Foundresses in Britain
As you know, Geoffrey of Monmouth peopled Albion with giants for Brutus to conquer but did not explain their origin. The French of England Brut tradition, followed by Latin and Middle English, develops a scandalous preliminary female foundation for Britain, by Albina and her sisters. We will look at a short prose version of this story and investigate this distinctively female prologue to Brutus’s foundation, present as it is preceding many (though by no means all) of the Bruts in their manuscripts.
In considering foundresses, we cannot overlook the roles of virgin female saints as founders, guardians and protectresses of territories for religious houses. We look here at St Osith, an Anglo-Saxon virgin princess and foundress saint who herself was found/invented in the eleventh and twelfth centuries to supply a needed Anglo-Saxon origin for a particular Norman monastic house, and whose Latin biography was the precursor to a vernacular career. Osith is one of a number of examples of female foundresses: Bede and Ælfric’s leading Anglo-Saxon virgin princess saint, Etheldreda of Ely, herself has a career as an Anglo-Norman virgin foundress (and a long thirteenth-century biography, La Vie de sainte Audree, by one Marie) and many other figures could be cited.
Not only countries and monastic houses but families need their founders. Lineage and genealogy are matters requiring constant re-invention and re-membering: the production of romance and chronicle literature might serve a mutual creation of patronage and poetic identities, and a number of other Anglo-Norman romances have been seen by scholars and critics to function, among other things, as romans lignagers. But the vocabulary of motifs, topoi and tale types available for the invention of tradition in elite and aspirant kin groups also embraced a wide range of what we now categorize as historiographical and/or hagiographical rather than as romance material- as we have already seen in the case of Fouke Fitzwaryn. Particular families do not hesitate to inscribe themselves in the Brut story in the genre of universal chronicle in their own origin stories, and we look at one of these by studying just the Prologue to the Chronicle composed for Lady Joan de Mohun.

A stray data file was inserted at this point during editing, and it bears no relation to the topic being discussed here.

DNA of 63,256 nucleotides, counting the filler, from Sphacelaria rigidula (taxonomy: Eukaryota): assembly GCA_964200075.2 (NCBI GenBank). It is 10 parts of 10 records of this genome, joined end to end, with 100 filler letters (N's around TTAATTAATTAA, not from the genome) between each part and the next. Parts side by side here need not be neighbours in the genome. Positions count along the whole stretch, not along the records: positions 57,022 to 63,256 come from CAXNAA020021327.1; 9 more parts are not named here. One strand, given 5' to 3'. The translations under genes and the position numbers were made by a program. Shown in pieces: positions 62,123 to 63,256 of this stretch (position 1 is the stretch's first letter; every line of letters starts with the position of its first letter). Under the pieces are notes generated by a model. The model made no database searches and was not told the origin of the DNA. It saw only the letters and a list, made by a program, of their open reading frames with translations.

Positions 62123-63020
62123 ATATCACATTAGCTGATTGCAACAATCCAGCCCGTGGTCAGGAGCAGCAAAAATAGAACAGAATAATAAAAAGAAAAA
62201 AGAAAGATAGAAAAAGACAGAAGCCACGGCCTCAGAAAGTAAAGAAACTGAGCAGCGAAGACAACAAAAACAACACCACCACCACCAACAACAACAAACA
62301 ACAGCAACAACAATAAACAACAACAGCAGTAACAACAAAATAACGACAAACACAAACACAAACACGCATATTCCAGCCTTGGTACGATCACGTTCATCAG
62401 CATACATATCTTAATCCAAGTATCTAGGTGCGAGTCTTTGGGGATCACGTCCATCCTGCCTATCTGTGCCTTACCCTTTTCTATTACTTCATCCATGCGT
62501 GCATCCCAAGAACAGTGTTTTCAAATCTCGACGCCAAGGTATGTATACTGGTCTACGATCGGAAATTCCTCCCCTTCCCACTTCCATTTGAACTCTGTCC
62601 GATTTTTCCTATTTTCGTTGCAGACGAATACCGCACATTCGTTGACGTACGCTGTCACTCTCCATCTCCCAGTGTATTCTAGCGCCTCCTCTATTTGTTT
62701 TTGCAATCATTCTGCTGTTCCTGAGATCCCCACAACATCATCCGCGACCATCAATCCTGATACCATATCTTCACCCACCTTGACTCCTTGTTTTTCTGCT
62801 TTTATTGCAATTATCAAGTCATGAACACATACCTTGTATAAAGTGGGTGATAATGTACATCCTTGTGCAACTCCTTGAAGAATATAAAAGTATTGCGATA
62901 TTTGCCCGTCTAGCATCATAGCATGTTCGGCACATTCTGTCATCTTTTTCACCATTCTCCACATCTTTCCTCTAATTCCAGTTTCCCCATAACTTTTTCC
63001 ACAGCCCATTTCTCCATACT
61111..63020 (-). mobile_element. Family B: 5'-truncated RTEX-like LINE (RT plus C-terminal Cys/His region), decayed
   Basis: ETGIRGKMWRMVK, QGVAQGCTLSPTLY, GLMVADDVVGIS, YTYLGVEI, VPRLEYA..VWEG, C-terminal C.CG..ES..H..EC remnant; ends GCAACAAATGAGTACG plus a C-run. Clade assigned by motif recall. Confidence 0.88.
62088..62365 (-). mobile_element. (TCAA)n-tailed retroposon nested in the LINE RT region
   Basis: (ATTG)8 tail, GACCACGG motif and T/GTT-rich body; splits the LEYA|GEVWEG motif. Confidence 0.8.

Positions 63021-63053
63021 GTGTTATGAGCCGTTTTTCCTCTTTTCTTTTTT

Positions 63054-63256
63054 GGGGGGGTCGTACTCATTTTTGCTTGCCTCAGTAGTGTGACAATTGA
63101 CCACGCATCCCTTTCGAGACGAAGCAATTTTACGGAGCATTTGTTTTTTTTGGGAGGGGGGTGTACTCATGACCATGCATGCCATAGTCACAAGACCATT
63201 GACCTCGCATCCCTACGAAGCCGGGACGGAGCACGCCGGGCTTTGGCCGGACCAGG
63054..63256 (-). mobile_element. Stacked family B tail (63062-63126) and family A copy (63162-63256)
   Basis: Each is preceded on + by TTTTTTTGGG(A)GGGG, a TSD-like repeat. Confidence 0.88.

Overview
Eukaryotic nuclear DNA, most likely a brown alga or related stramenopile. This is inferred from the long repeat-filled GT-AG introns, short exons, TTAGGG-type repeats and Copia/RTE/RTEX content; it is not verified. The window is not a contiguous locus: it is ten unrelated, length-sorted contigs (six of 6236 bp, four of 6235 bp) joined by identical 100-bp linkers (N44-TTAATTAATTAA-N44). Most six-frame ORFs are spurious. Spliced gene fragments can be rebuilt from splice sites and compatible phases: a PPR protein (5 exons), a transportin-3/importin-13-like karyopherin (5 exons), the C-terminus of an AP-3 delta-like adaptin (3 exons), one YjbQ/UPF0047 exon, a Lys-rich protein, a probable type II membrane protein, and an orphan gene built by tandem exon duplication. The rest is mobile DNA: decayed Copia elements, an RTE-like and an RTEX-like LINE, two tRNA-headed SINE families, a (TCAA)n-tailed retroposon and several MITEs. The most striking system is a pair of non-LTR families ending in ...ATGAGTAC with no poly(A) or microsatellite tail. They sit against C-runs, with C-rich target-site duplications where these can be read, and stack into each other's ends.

A. PRIMARY TEXTS
1. Des Grantz Geanz: a verse version of the Albina story. The text of the Granz geanz poem is available in photocopy and a translation of the verse version will be sent on email.
2. The Life of St Osith (ed Delbert Russell, trans Jane Zatta, rev JWB) in PLL 41 (2005), 339-441 (one volume will be lent to each student).
3. The prologue to the Mohun Chronicle, composed before 1350 for the Mohun family, most probably for Lady Joan de Mohun by Walter Hove, Abbot of Newenham (circulated by email), together with its Albina story.
B. SECONDARY READING
All to read:
Lesley Johnson, ‘Return to Albion’, Arthurian Literature 13 (1995), 19-40.
Jane Zatta, ‘The Vie Seinte Osith: Hagiography and Politics in Anglo-Norman England’, PLL 41.3, 4 (2005), 306-338.
C. DISCUSSION TOPICS
a) Compare and contrast (i) Osith and (ii) Albina as paradigms of foundation, as, if you like, founding ideas. Why should it be necessary to find or invent such figures? Must orgins always be scandalous?
b) On the evidence of the Prologue, what kind of cultural work might a prose family history such as the Mohun Chronicle be entrusted with and what if anything might that suggest about the roles of women in family, lineage, and cultural memory?
D. FURTHER READING
(i) La Vie sainte Osith: see the Bibliography accompanying the Osith text in PLL 41 (2005), 442-4.
(ii) Mohun Chronicle: John Spence, ‘Anglo-Norman Prose Chronicles and Their Audiences’, in English Manuscript Studies, 1100–1700: XIV, Regional Manuscripts, ed.A. S. G. Edwards (London, 2008), pp. 27–59 (on E-res). A valuable concise overview of A-N prose chronicles.
(iii) Albina: Bibliography (items are either on reserve, on E-res or in the reference non-circulating section at Walsh)
Dean, R. J. and Boulton, M. B., Anglo-Norman Literature: A Guide to Texts and Manuscripts, ANTS OPS 3 (London, ANTS, 1999), nos. 36-41 (lists the unedited as well as the edited manuscript versions).
Brereton, Georgine E. (ed.), Des Grantz Geanz: An Anglo-Norman Poem (Oxford: Blackwell, 1937).
Marvin, Julia, ‘Edition and Translation of the Prose Prologue to the Long Version of the Anglo-Norman Prose Brut’, Arthurian Literature 18 (2001), 185-191 (at the end of the article cited below).
Baswell, Christopher, “Albina in Motion,” in Freedom of Movement in the Middle Ages, ed. Peregrine Horden, Proceedings of the 2004 Harlaxton Symposium (Donington, 2007).
Bernau, A., ‘Beginning with Albina: Remembering the Nation’, Exemplaria 21.3 (2009), 247-73.
Cohen, Jeffrey Jerome, Of Giants: Sex, Monsters, and the Middle Ages (Minneapolis, MN: University of Minnesota Press, 1999).
Marvin, Julia, ‘Albine and Isabelle: Regicidal Queens and the Historical Imagination of the Anglo-Norman Prose Brut Chronicles’, Arthurian Literature 18 (2001), 143-83.
Reynolds, Susan, ‘Medieval Origines Gentium and the Community of the Realm’, History 68 (1983), 375-90.